"The difference between something good and something great is attention to detail.” – Charles Swindoll
An alien spacecraft lands near a mobile home park (as alien spacecraft are prone to do) and abducts an earthling. As the extraterrestrials examine the human, they’re fascinated that one toe on each foot is much bigger than the other four.
Why aren’t we earthlings similarly surprised when we see another person’s foot for the first time? Because it’s the norm. Like water to a fish. Ho-hum.
And so it is with many of the line items on your financial statements. We take some things for granted, and look right past them. Sometimes, it’s familiarity. Maybe you’re used to glossing over training expense because you always spend less than you budgeted. Sometimes it’s your perceived lack of influence over certain numbers. No matter what you’ve tried, that one number “is what it is.”
One of the first steps to improving your financial results is to start looking at each line item as if you were seeing it for the first time. Letting them become ho-hum is a formula for decline.
Of course, every section of your income statement is an opportunity for improvement, but here we’ll focus on your Cost of Goods Sold, or COGS.
COGS is defined as the direct costs that go into creating the products or services that a company sells. For example, an automaker’s COGS would include the material costs that go into making the car plus the labor costs used to build it. The other costs that don’t directly go into producing cars, like office supplies, support staff and utilities, are considered Overhead Expenses … another topic for another day.
If you’re a service-only business and don’t sell goods, you probably call it Cost of Sales, or COS. Even if your P&L just shows revenue less expenses, and doesn’t include a COS section, you really do have COS … it’s the direct labor cost associated with your billable staff.
Some great reasons to mine your COGS for improvement opportunities:
Do a detailed analysis of every line item in your COGS, and you might be rewarded with an out-of-this-world profit improvement.
Unless you’ve just been released from a long incarceration in a Turkish prison, you know that the concept of working on your business – rather than in it – was popularized by Michael Gerber in his mega-hit book, “The E-Myth Revisited.”
Gerber made many great points (which explains the “mega-hit” part), but the on/in distinction is the big take-away for most readers.
Here’s an excerpt:
“Go to work on your business rather than in it, and ask yourself the following questions:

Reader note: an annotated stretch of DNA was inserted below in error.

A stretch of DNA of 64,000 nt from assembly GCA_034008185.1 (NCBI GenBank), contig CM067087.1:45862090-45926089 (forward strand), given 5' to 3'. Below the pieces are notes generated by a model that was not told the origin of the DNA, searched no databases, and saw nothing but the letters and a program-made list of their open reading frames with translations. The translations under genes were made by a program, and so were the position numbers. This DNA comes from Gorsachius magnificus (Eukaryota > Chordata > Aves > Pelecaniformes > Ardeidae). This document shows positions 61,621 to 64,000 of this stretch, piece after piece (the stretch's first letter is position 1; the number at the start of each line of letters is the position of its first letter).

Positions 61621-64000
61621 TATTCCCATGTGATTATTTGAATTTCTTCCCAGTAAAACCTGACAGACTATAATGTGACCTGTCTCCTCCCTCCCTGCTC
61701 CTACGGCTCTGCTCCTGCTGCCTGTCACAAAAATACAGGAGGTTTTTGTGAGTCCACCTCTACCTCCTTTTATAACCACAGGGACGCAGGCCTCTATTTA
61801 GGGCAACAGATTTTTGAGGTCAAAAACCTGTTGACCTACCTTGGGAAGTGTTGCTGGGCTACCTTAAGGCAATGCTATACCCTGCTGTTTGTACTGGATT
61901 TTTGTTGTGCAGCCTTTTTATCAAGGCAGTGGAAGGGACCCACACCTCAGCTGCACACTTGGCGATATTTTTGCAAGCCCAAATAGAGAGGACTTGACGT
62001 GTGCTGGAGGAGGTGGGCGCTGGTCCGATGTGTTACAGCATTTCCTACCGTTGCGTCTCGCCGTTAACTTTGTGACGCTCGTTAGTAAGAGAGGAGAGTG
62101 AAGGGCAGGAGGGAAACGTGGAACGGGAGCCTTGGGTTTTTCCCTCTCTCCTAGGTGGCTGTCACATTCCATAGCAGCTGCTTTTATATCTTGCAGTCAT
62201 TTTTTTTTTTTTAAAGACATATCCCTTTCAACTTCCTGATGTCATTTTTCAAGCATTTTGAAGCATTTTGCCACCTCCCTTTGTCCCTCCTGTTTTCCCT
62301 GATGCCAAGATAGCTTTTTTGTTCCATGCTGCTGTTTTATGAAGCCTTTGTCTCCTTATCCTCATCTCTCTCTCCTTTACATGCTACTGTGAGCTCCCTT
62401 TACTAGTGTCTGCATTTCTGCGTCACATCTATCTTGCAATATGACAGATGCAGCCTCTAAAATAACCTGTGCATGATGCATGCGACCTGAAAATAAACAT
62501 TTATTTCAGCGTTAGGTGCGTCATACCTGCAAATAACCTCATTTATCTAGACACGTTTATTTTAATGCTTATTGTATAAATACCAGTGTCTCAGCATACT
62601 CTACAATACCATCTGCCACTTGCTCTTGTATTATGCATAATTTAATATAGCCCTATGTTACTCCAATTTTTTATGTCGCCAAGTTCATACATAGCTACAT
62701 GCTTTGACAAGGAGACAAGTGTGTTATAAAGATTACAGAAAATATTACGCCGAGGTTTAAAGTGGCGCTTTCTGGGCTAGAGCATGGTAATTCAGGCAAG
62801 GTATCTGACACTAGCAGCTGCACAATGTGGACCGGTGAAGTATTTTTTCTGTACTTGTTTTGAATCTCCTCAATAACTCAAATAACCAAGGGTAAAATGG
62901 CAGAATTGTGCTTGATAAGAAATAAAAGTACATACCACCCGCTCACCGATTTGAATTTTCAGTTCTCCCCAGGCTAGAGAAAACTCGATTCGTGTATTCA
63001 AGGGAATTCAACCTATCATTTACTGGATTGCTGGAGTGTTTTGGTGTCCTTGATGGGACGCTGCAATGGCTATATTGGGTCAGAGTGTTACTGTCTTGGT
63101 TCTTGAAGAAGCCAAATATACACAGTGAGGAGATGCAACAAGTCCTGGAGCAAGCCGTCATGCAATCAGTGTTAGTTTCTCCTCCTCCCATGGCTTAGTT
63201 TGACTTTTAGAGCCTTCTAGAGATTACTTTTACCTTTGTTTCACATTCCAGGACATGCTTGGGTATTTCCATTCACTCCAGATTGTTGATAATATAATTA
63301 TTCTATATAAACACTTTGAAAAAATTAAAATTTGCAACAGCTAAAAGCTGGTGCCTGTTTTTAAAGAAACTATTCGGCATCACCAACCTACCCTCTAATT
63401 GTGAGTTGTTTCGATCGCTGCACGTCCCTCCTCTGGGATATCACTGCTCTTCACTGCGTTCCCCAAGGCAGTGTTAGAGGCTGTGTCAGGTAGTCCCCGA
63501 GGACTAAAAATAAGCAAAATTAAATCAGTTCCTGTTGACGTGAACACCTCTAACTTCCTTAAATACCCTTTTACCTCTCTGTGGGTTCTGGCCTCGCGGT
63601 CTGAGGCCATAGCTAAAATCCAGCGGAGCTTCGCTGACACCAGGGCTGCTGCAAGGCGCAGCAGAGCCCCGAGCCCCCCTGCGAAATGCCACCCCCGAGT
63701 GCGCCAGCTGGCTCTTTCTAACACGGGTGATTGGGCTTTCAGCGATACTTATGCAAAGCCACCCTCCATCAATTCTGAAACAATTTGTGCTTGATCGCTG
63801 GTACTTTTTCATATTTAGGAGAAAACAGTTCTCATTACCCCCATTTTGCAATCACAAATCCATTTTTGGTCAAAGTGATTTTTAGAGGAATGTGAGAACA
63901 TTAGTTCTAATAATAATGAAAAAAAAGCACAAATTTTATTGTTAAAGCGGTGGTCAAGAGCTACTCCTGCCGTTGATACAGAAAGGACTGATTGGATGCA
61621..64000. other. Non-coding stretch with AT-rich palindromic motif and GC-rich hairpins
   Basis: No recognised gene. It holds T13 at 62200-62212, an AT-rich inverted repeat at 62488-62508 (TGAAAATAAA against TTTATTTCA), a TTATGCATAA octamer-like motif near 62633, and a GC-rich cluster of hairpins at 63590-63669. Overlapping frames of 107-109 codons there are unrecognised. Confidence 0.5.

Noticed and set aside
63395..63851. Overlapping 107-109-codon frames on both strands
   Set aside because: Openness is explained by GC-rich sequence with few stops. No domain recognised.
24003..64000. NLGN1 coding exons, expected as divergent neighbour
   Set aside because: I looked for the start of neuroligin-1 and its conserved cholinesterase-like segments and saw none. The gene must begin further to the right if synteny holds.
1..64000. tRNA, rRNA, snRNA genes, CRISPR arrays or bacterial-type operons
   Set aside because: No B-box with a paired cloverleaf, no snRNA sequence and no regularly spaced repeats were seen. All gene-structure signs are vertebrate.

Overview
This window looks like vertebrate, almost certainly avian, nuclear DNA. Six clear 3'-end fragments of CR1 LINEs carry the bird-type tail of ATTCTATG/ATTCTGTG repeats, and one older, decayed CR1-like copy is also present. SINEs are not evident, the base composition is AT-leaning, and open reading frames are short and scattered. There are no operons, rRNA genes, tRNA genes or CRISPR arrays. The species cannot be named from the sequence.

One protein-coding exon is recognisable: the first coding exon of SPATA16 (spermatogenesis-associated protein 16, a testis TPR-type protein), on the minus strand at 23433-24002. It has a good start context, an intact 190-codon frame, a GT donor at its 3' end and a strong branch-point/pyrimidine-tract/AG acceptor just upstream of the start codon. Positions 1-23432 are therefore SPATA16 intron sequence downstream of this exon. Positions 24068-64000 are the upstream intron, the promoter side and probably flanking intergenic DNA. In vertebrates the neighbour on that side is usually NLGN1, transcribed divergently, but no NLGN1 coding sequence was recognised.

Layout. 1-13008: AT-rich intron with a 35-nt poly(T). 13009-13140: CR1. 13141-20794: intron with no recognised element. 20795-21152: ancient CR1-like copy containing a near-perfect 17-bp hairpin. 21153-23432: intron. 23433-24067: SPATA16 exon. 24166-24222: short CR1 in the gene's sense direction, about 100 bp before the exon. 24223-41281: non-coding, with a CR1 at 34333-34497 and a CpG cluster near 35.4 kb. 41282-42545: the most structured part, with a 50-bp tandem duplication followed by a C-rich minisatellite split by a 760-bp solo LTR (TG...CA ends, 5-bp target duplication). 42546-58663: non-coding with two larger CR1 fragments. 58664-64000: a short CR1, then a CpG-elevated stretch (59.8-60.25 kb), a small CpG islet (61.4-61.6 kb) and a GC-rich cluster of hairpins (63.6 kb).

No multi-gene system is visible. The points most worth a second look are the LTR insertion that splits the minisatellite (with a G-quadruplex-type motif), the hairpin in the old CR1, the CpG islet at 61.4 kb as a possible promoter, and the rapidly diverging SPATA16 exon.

Well, one of Gerber’s main themes is the idea of systems. Systemize everything. Manage systems, not people.
It’s terrific advice, of course, but many small business owners still struggle, even after reading E-Myth. What’s a system? What systems are needed? Where do you start?
My answer: Anything can be a system. A system is simply a way to avoid NOT making things up as you go along.
Simple? Yep. Like I said, anything can be a system. Not all systems are this simple, but you get the idea.
Beyond creating and installing systems, how else can you work on your business?
Perhaps more to the point, how can you find the time to work on your business when you’re consumed by it all day, every day?
Here’s a way to let the ideas and time find you: Constantly be in “improvement opportunity mode.” Every time an error or crisis occurs, stop. Avoid the temptation to put out the fire and get back to work. Analyze what just happened. Was it human error, or could a system – even a simple one – prevent future recurrence? If so, create it right then and there. In many cases, you can do this sort of “post-mortem” work in a matter of minutes.
Planning is a great way to work on your business. As an early riser, my favorite planning time is early Sunday mornings, before my wife gets up. And business trips can turn into mini planning retreats … if you keep the TV turned off in your room.
I know a business owner who tells me he likes thinking about his business while on his riding mower. Some folks really embrace this concept by taking their teams on annual out-of-town planning retreats.
Exactly what you do is less important than developing the habit. Start working ON your business today.
“Do it. Do it now!” – Arnold Schwarzenegger
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